Weekend Review, May 19-20, 2018

Saturday was a cold, wet misery. Sunday was partly sunny and Summery. But I mostly stayed inside, determined to finish two books (I did). So all I saw was an unidentified electric skateboard, one Boosted, and two(!) people on one(!) unidentified electric scooter.

Weekend reading was:

The Robber Barons: The Great American Capitalists, 1861-1901 by Matthew Josephson. Josephson was a Socialist when he wrote it, which explains the pro-collectivist slant in it. But far worse, his scholarship is suspect. Most of his source material can be examined firsthand these days via Google Books (I’ve grabbed most of them from his Bibliography). And that source material is suspect to begin with. It’s filled with outright falsehoods as well as self-aggrandizement (when autobiography). None of the capitalists (and they were mostly that; not founders) of that time were personalities to be admired or emulated or held up as heroes. They were all bastards, mostly with one-dimensional minds. They manipulated stocks, the stock market, spread false rumors about themselves and others, bribed politicians at all levels, ruined thousands of honest investors, plunged the entire nation into periodic economic depressions that put millions into misery, conspired with and against each other, and most of them didn’t care about the companies they headed other than the profit they could wring from them. When the 1970s arrived with the advent of the corporate raider, we were so damned ignorant of history that we couldn’t see the bastards of the Gilded Age were returning. And they’re still here.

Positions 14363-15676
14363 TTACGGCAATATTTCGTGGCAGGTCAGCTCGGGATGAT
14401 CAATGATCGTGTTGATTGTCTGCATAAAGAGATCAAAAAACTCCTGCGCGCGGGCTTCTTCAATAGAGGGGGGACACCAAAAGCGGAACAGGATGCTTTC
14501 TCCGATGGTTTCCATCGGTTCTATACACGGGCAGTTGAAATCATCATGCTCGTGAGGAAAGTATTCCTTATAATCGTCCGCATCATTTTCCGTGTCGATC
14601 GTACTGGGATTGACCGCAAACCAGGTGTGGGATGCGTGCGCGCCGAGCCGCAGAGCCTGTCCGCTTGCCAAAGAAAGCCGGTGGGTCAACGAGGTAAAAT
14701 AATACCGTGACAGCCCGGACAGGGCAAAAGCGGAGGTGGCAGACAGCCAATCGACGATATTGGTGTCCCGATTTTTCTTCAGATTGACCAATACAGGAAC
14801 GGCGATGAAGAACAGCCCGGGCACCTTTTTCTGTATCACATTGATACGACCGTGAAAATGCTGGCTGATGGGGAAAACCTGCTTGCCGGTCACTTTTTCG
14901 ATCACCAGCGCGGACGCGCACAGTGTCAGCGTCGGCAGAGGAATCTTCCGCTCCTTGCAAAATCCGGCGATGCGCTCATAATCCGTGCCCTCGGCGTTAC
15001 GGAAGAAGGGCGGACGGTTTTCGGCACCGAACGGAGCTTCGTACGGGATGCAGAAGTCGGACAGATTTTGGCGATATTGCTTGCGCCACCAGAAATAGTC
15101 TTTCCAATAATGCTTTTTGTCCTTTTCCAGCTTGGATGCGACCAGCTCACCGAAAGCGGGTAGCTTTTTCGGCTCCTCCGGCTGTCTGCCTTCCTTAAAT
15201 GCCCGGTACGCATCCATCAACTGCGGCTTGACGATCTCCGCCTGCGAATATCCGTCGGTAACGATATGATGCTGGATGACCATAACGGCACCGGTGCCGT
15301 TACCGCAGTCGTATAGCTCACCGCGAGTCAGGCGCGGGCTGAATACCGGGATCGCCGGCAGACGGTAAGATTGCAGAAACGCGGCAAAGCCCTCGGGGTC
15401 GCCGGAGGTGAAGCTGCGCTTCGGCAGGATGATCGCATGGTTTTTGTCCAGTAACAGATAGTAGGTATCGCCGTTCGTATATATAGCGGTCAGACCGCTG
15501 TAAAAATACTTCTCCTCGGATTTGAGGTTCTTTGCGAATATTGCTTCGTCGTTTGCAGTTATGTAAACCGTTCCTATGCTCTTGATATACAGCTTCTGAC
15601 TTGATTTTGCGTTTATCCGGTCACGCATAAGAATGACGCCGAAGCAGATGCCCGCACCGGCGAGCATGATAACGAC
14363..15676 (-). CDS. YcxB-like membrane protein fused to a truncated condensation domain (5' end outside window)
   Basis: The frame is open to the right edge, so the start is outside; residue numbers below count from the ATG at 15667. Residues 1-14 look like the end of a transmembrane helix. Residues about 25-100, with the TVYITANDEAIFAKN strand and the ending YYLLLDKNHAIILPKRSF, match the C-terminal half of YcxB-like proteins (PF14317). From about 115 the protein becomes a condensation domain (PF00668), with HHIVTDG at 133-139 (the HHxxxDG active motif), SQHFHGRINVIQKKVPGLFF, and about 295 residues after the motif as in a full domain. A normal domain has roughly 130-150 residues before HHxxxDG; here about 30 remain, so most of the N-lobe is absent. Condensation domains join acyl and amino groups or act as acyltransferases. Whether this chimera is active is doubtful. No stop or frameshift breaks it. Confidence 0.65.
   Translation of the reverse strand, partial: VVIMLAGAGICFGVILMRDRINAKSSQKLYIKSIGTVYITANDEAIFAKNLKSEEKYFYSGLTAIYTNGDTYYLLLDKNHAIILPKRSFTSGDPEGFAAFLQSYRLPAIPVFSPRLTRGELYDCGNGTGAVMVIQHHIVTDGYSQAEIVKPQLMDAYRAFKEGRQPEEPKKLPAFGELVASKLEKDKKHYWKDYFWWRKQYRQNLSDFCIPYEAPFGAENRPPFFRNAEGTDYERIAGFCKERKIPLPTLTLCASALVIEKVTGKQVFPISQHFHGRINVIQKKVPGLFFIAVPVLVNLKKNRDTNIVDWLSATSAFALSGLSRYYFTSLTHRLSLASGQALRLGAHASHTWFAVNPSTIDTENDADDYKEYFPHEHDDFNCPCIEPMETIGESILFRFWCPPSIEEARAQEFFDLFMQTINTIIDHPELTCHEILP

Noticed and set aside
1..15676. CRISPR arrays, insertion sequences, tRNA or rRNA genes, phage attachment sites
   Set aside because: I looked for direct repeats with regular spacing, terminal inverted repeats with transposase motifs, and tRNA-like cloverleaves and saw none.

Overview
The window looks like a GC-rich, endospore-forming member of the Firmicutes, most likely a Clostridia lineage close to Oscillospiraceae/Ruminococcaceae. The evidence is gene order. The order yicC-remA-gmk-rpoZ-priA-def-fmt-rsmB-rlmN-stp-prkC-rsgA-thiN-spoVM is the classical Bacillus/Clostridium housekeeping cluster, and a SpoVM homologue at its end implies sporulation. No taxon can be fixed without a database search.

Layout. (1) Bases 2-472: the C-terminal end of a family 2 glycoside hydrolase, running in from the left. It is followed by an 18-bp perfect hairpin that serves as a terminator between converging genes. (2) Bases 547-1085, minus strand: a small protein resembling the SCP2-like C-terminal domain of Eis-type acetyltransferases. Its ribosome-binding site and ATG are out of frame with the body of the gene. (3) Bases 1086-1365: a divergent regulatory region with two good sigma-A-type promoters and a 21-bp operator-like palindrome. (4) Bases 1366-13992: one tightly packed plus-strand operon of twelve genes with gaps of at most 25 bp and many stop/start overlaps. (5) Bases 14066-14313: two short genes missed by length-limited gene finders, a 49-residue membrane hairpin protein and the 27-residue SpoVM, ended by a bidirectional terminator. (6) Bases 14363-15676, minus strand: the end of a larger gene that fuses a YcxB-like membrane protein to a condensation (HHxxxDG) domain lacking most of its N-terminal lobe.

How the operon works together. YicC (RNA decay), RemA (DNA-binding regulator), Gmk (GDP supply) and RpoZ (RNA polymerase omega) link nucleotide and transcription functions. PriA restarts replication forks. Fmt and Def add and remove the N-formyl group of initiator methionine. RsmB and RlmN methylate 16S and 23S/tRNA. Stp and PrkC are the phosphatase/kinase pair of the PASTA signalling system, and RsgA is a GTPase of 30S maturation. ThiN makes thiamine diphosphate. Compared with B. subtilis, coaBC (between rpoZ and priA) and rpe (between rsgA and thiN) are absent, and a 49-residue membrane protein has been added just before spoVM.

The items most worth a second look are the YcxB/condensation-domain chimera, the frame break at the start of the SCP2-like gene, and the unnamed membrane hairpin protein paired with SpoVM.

Dark Genius of Wall Street: The Misunderstood Life of Jay Gould, King of the Robber Barons by Edward J. Renehan Jr. This books tries to rehabilitate the reputation of Gould, who perhaps has the reputation of being the biggest bastard of that time. It doesn’t entirely succeed. While stating Gould was involved in the actual management of the Union Pacific railroad, it’s an assertion, without any quotes from the source material to prove it. Gould treated the Erie railroad — his first coup — like shit and as his personal bank account for speculative investing, so why would he treat anything else differently? That Gould read books, was devoted to his family, and cultivated a garden is just so much so what? Hitler loved his pet dog too. What matters is how Gould — and the rest of them — treated their companies, their employees, and their customers. The record is not good.

Previously here:

Weekend Review posts

This entry was posted in Other Stuff. Bookmark the permalink.

Leave a Reply

Fill in your details below or click an icon to log in:

WordPress.com Logo

You are commenting using your WordPress.com account. Log Out /  Change )

Twitter picture

You are commenting using your Twitter account. Log Out /  Change )

Facebook photo

You are commenting using your Facebook account. Log Out /  Change )

Connecting to %s

This site uses Akismet to reduce spam. Learn how your comment data is processed.